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mHealth in a Clinical Setting

Obsessive-compulsive disorder (OCD) is a disabling disorder associated with high interference in people’s lives. However, patients with OCD either do not seek help or delay seeking help. Research suggests that this could be explained by poor mental health literacy about the disorder and the associated stigma.

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mHealth for Symptom and Disease Monitoring, Chronic Disease Management

Hypertension significantly impacts the well-being and health of individuals globally. Hypertension management apps (HMAs) have been shown to assist patients in controlling blood pressure (BP), with their efficacy validated in clinical trials. However, the utilization of HMAs continues to be suboptimal. Presently, there is a dearth of real-world research based on big data and exploratory mining that compares Chinese and American HMAs.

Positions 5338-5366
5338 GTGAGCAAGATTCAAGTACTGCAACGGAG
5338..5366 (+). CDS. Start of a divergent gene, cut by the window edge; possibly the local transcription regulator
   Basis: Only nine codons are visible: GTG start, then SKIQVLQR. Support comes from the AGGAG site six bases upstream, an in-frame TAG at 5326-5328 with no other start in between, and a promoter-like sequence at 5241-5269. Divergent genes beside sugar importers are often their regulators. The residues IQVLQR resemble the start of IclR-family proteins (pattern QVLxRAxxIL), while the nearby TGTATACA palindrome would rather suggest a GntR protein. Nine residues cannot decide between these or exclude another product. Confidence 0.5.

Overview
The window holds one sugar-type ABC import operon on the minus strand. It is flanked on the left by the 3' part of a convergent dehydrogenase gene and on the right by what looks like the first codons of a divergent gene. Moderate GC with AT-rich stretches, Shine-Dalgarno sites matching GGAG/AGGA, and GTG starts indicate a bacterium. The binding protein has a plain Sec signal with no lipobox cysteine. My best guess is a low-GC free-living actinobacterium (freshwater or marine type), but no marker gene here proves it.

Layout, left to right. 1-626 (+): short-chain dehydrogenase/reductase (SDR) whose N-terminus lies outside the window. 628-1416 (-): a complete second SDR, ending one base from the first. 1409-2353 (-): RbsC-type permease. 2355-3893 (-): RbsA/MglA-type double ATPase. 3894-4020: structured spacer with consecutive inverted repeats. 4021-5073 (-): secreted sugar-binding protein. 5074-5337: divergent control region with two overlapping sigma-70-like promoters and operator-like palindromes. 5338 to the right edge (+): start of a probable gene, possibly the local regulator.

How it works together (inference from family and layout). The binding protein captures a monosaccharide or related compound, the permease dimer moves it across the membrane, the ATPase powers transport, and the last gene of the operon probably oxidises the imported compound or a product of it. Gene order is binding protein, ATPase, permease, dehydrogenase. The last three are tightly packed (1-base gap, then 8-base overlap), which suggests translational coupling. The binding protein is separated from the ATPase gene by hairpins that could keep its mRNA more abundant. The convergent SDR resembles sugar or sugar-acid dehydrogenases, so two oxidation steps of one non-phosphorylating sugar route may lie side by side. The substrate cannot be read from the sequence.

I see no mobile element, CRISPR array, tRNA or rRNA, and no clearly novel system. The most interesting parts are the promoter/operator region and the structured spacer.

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Wearables and MHealth Reviews

Despite being the gold standard method for objectively assessing sleep, polysomnography faces several limitations as it is expensive, time-consuming, labor-intensive, requires various equipment and technical expertise, and is impractical for long-term or in-home use. However, it has been shown that consumer wrist-worn wearables are able to monitor sleep parameters and thus could be used as an alternative for polysomnography. Following this, wearables gained immense popularity over the past few years. However, their accuracy has been a major concern for years.

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Preprints Open for Peer-Review